5 Ways to Provide Student-Centered Feedback

In his Summer 2023 article “Breaking Out of the House of Corrections,” Craig Sale gave practical advice about how to develop independent learners and motivated students. Here are five tips for providing student-centered feedback from his article. Read the full article at https://pianoinspires.com/article/breaking-out-of-the-house-of-corrections/

1. When working on technique, provide good models and then ask students about the sounds they will be producing.

“Students can have established goals for how their technical work should sound, feel, and look. When the beginning student is presented with a good model, the feedback on their technique can and should become a collaborative effort. If the student has seen and felt what firm fingertips are…, they can be asked to evaluate their own fingers. This is far more meaningful than having the teacher criticize the weak finger joint.”

2. Before giving feedback, ask the student for their thoughts.

“The student may not be as critical as desired; they might be too hard on themselves; or their area of focus may not really be relevant to the problem at hand. Regardless of these things, the teacher must first address their response—it must be valued and respected. Then, the teacher can add their thoughts, perhaps throwing new ideas into the mix.”

3. Provide a model for constructive evaluation.

“Through the feedback they provide, teachers serve as models of constructive evaluation. For example, instead of saying “Your wrist was far too low. Try it again keeping it higher,” the teacher can say “Did you hear some unevenness during the crossings? That unevenness in rhythm and tone is common during crossings. I wonder if the crossings might be less awkward if you try it keeping your wrist more level.”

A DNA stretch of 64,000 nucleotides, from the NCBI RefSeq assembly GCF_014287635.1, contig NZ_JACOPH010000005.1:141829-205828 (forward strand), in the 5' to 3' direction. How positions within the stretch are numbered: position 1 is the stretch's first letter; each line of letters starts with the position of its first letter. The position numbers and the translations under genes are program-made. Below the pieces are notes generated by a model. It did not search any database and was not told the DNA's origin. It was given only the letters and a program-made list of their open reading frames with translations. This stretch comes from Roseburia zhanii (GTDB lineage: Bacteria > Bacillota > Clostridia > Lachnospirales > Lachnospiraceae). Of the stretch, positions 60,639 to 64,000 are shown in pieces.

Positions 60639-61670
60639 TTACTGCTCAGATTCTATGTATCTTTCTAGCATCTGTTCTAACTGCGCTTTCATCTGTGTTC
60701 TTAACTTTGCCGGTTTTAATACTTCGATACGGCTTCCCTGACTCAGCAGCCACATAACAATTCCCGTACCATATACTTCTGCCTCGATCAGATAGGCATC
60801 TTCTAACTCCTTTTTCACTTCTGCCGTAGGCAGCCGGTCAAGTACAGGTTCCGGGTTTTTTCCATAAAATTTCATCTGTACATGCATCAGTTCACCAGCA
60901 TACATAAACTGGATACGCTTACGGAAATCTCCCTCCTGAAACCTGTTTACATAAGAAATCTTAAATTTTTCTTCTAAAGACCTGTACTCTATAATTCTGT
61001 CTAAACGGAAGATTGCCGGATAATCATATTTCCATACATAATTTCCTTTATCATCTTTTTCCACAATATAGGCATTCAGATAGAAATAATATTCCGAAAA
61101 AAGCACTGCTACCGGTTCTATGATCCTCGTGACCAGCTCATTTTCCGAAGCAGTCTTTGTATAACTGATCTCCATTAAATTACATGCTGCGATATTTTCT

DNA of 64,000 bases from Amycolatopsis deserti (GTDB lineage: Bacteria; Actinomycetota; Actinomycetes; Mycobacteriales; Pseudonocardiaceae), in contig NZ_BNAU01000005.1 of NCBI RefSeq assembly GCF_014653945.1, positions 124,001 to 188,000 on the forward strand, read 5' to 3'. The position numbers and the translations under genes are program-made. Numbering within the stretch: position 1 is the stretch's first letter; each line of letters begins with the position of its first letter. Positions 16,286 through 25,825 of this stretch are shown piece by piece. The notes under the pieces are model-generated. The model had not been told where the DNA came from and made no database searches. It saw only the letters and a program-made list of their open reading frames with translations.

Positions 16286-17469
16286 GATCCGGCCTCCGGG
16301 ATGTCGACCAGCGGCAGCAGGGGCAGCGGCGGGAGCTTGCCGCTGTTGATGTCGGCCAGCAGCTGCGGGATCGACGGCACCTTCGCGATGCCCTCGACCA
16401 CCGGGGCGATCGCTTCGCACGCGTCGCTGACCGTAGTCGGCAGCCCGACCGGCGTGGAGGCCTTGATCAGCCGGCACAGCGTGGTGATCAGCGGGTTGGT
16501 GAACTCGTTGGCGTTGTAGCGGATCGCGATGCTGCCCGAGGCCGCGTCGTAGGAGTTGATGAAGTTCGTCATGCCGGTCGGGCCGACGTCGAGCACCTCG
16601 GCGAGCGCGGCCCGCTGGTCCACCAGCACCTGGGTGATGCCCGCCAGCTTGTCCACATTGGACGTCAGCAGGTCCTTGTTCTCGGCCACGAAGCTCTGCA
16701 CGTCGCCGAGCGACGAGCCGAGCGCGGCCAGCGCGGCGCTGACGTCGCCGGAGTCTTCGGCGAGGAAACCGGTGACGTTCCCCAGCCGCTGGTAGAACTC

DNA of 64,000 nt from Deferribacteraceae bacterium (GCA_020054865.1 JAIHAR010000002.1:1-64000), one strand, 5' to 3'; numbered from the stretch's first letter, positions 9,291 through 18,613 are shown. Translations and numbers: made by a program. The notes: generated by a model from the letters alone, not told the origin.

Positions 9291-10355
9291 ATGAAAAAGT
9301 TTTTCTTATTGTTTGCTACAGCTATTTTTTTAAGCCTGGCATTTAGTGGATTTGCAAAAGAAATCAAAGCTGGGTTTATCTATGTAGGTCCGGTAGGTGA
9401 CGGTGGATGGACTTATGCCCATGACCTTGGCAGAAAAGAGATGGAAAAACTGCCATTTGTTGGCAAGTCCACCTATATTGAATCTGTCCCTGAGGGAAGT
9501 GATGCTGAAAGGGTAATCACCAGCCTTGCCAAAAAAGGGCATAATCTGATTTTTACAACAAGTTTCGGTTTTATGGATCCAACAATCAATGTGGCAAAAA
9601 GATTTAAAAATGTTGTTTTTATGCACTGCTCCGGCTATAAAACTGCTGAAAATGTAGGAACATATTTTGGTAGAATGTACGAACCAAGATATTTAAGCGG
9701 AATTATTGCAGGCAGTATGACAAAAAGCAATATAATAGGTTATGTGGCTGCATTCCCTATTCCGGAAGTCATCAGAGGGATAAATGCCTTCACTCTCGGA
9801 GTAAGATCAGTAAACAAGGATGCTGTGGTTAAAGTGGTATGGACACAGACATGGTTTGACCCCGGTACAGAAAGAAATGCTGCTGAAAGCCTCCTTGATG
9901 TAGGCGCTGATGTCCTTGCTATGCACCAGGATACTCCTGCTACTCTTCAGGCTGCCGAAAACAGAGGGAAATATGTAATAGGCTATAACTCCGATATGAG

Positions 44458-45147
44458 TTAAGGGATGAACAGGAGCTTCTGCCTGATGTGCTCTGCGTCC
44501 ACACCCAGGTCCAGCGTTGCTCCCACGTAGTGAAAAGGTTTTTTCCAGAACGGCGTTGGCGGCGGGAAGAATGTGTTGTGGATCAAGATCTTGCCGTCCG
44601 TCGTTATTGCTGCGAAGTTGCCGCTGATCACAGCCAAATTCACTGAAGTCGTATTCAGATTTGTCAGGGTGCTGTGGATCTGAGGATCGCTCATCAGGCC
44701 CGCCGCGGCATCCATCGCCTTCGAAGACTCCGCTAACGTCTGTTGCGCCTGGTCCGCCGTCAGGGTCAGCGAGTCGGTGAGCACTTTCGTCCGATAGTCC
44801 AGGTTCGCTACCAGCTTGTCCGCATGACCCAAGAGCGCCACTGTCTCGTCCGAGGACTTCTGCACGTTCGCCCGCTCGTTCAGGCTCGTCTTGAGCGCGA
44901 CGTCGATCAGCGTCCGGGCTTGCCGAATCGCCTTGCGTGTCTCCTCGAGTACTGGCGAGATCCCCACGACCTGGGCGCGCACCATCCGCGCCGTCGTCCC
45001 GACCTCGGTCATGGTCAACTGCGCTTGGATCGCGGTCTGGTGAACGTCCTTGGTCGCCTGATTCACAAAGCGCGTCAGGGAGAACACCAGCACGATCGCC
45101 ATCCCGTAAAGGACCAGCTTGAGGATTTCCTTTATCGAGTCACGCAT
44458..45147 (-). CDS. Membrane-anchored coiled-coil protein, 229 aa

4. Let the student show you their progress by offering choices.

“One simple way to begin to break out of this predictable, corrective pattern is to offer choices to the student. “Would you like to play the whole piece or start with a specific section?” “Which practice tempo would you like to start with today?” Simply doing this gives the student a participatory role in the lesson and implies that they know something about how their practice is going.”

5. Create an environment that encourages evaluation through teamwork.

“When a problem presents itself, teacher and student should try to find the solution together. The teacher can use questions that offer options for the student. For example—“What happens if you play it without the pedal?” “What happens when you keep your fingers closer to the keys?” “Let’s try some staccato practice. How does it feel now?” In these situations, the teacher serves as a resource for options to try, not a corrective instructor. It cannot be overemphasized that no feedback of any kind will achieve the desired goal if the student does not demonstrate in the lesson that they can successfully pursue the new goal during the next week’s practice.”


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